I’m living in Spain now. I’m not going home until Christmas and in this post, I’m going to tell you how I feel about spending the next couple of months in Salamanca.
Disclaimer: I still don’t have a decent camera for pictures and I probably won’t for some time. I’m sorry about the crappy quality pictures, I’m working on it. Also, if anyone knows of any good cameras, feel free to let me know.
I’m just going to jump right into it. I love it here. Salamanca is the city I never knew I’d always dreamed of. On the one hand, the city centre is small enough for it to feel like a tightly-bound city of young, vibrant people. It’s also small enough for me not to need a bicycle, a car or anything else. After 10 minutes of walking, I can be just about anywhere I need to be.
On the other hand, Salamanca is big enough for it to feel like an important city in the landscape of Spain. On that note, there are tonnes of students here. I’ve been told that of its 140.000 inhabitants, 30.000 are students at the University of Salamanca (which was founded 800 years ago, by the way!). That group includes about 7.000 exchange students, so it’s easy to feel at home and make new friends here.
Salamanca: the urban life
I’ve been here just short of a week, but I can already tell that the urban life in Salamanca is exactly what I’m looking for. To me, it feels like a low-key version of New York City – the city that never sleeps.
No idea if this is only for these first weeks or if it’s always like this, but it seems like there is always something going on. Food trucks, salsa classes, bull fights or pick-nicks in the park. I might not even get to do the things on my Spanish bucket list. Oh well.
To give you some kind of idea of the kind of things that happen here: this is what we came across on our second day in Salamanca.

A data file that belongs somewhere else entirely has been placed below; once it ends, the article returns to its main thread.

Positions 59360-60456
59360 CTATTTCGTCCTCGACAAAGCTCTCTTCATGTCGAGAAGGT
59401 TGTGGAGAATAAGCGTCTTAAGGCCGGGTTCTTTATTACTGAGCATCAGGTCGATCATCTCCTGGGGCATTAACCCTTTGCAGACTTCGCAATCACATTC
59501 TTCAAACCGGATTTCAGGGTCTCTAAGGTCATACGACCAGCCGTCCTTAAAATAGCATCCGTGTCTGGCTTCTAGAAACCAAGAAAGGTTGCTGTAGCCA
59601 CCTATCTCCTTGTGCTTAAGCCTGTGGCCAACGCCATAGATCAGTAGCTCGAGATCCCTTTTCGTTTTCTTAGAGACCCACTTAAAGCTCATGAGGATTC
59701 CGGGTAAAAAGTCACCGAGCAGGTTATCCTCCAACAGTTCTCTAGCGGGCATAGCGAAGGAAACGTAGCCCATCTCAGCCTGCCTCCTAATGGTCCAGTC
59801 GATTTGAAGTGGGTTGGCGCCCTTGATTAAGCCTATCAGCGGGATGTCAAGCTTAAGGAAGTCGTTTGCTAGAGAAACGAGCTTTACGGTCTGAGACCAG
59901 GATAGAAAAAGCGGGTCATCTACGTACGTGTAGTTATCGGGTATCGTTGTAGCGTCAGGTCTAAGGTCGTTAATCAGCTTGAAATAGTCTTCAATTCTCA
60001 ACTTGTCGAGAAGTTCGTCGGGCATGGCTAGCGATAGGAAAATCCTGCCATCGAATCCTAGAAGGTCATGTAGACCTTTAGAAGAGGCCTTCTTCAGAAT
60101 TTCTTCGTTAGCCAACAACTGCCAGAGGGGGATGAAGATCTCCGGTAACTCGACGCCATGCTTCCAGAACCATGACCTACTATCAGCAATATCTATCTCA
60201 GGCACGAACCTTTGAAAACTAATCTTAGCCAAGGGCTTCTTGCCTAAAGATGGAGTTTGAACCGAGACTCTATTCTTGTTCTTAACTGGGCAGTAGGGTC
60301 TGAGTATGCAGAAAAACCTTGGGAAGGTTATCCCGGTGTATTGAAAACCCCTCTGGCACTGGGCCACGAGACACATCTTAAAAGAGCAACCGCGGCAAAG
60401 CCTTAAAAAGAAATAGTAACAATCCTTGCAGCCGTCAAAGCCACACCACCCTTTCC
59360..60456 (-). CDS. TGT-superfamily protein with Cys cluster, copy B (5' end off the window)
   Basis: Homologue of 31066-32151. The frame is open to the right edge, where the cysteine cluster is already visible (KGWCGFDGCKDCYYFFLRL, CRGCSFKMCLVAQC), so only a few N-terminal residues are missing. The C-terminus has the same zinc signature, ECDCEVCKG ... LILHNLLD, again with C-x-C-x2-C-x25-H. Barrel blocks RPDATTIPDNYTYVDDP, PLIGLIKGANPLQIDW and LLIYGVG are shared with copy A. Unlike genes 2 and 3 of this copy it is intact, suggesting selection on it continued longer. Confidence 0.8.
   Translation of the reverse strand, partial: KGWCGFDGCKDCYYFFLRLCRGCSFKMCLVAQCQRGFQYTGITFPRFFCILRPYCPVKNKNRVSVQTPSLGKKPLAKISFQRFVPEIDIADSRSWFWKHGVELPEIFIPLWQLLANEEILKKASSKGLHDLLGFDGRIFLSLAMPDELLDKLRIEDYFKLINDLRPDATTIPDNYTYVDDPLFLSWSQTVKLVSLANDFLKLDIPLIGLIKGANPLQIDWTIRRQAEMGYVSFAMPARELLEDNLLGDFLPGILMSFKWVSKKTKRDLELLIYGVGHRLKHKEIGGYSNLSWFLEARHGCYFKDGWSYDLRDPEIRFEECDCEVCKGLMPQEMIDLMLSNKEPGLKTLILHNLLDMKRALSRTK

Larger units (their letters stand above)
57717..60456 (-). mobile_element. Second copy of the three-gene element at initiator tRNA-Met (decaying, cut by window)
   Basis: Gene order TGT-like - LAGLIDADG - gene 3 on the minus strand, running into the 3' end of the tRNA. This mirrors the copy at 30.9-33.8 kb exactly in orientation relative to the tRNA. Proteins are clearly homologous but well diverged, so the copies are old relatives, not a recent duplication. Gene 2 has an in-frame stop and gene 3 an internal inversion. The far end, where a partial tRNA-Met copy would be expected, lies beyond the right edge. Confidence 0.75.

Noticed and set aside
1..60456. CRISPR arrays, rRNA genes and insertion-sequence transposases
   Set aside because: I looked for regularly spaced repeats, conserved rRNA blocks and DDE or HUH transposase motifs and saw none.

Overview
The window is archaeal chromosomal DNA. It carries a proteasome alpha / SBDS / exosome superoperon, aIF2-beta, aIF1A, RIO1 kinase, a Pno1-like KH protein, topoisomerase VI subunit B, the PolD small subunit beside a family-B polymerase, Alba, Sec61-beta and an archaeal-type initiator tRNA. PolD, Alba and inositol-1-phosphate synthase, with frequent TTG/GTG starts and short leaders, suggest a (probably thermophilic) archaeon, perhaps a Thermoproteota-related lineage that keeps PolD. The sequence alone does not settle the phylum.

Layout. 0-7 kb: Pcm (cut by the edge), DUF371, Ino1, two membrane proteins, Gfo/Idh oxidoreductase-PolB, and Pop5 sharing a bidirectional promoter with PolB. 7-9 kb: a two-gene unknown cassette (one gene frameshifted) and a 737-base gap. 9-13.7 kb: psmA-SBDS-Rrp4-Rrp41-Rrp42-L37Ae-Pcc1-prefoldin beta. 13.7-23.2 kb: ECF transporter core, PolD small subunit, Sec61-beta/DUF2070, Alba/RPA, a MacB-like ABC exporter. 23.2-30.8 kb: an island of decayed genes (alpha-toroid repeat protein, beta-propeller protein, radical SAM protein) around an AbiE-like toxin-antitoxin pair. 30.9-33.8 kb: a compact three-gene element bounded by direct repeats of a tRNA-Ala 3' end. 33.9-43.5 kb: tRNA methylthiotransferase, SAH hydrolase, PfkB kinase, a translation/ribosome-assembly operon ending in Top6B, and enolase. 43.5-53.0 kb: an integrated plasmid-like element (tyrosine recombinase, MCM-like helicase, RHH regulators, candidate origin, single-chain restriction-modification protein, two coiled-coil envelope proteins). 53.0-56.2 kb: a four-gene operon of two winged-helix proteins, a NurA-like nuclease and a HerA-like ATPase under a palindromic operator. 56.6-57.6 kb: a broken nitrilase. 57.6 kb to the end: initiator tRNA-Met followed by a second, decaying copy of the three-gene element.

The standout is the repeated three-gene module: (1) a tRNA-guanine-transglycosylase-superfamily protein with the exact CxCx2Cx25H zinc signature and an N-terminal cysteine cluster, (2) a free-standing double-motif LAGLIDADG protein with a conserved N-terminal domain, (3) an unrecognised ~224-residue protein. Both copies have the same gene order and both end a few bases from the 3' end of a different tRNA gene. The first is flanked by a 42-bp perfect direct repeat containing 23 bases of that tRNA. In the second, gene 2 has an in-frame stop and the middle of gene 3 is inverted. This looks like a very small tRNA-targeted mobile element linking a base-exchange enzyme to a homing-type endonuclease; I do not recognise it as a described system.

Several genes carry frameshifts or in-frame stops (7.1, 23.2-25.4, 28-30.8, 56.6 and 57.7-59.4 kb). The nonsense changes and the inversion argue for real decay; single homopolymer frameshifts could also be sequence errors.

Salamanca: the food
Oh. My. God. The food. The food is so good. Everything you’ve heard about the Spanish cuisine is true. Unless you’ve heard that it’s bad.
When my parents were still here, we went out to a tapas bar (yes, just tapas for dinner). In case I still haven’t made it clear yet, let me spell it out for you. D-E-L-I-C-I-O-U-S.
Here are some pictures of our tapas night out.
Salamanca: the city
The city centre of Salamanca is not only lively and vibrant, but it’s also beautiful. Most buildings are made of some sandstone-ish stone, giving the city a very uniform but soft look.
Moreover, Salamanca seems to be very much based on its heritage, while it’s also a pretty modern-looking city. By ‘based on its heritage’, I’m referring to the old cathedral, university buildings and monastery (see picture below).
As far as nature goes, I have yet to see anything VERY impressive. I went to a park at about 10 minutes from my new home, there’s a river, and there are quite a lot of small green spots in the actual centre, but other than that, nothing really jumps to mind.
Salamanca is the city of dreams. I’m incredibly excited to spend the next months here, because a semester abroad is basically like a very long solo trip (but you have to go to school as well).
I think I’ve made you all jealous enough for one blog post, so I’ll just call it a day here. I don’t know when I’ll upload my next blog post, but I’ll be sure to announce it on my Facebook page, so keep an eye on that.
P.S. Check out the travel video I made of my first few days here!
Thanks for reading!